Scientists capture video of a giant squid in Gulf of Mexico

Brooks Hays
Scientists used a baited camera to capture footage of a giant squid in the Gulf of Mexico. Photo by Medusa/NOAA
Scientists used a baited camera to capture footage of a giant squid in the Gulf of Mexico. Photo by Medusa/NOAA

June 21 (UPI) -- Scientists on a NOAA research expedition have once again captured video footage of a giant squid. The elusive cephalopod was filmed by Medusa, the stealth camera system designed to observe deep-sea creatures without disturbing them.

Researchers baited the Medusa camera with a glowing jellyfish-like pattern to attract deep-sea predators like the giant squid. The bait worked. In the video footage, the giant squid can be seen swimming toward the camera, its arms and tentacles preparing for attack.


The feat marks the second time the Medusa camera has been used to document a giant squid. The elusive species was filmed near Japan in 2013.

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Scientists estimate the giant squid specimen was 10 to 12 feet in length. When the researchers on NOAA's "Journey to Midnight" expedition first watched the video footage captured by Medusa, they were "70 percent sure" the cephalopod was a juvenile giant squid.

But the team couldn't be 100 percent certain until they talked with Michael Vecchione, researcher at the NOAA National Marine Fisheries Services and the National Systematics Laboratory at the Smithsonian. Via email, Vecchione confirmed that they were looking at a giant squid.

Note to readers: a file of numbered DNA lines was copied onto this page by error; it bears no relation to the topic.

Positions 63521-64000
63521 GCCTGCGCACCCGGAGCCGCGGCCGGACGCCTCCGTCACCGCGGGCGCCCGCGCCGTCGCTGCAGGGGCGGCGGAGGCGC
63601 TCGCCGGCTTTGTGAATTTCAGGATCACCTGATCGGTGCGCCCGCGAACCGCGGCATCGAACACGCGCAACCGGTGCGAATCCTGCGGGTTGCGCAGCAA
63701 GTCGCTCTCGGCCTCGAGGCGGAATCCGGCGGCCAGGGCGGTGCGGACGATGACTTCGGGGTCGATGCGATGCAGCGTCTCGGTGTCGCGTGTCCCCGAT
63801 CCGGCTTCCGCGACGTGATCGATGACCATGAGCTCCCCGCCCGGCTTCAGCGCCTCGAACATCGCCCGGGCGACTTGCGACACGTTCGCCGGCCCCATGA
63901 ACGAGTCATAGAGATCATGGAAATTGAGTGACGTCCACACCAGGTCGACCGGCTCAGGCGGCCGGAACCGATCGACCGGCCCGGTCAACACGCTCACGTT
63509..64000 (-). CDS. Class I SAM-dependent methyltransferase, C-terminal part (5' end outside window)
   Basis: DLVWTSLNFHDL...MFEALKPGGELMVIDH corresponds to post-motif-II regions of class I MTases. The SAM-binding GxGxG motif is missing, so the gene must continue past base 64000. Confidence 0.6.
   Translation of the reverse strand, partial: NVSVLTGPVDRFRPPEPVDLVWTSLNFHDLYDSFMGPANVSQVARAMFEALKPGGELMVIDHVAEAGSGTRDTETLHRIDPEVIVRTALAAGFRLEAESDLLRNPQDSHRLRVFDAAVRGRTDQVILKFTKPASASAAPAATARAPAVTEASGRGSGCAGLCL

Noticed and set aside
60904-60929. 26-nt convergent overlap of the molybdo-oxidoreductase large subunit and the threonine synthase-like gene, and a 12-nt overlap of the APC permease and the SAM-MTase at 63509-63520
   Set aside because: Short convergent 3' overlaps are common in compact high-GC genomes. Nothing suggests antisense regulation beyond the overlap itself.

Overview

"We cheered, talked about how to report it, and then had dinner," Sönke Johnsen, expedition crew member and a professor of biology at Duke University, wrote in a mission log update.

According the Johnsen, the rare footage is proof that the giant squid is a magnificent species, but not a monster.

"The giant squid is large and certainly unusual from our human perspective, but if the video shows anything of the animal's character, it shows an animal surprised by its mistake, backing off after striking at something that at first must have seemed appealing but was obviously not food," Johnsen wrote.

Over the last month, an international team of researchers deployed NOAA's remote controlled submersible Global Explorer, the Medusa camera system and a deep-sea custom-built trawl net as part of the agency's weeks-long exploration of the deepest parts of the Gulf of Mexico.

"Our mission for this expedition is to explore what happens to deep-sea animals when a very important constraint is taken away from them -- that of light," scientists explained in a mission overview.

Over the last few weeks, researchers aboard the NOAA research vessel, the Okeanos Explorer, captured video and images of dozens of bioluminescent deep-sea creatures.

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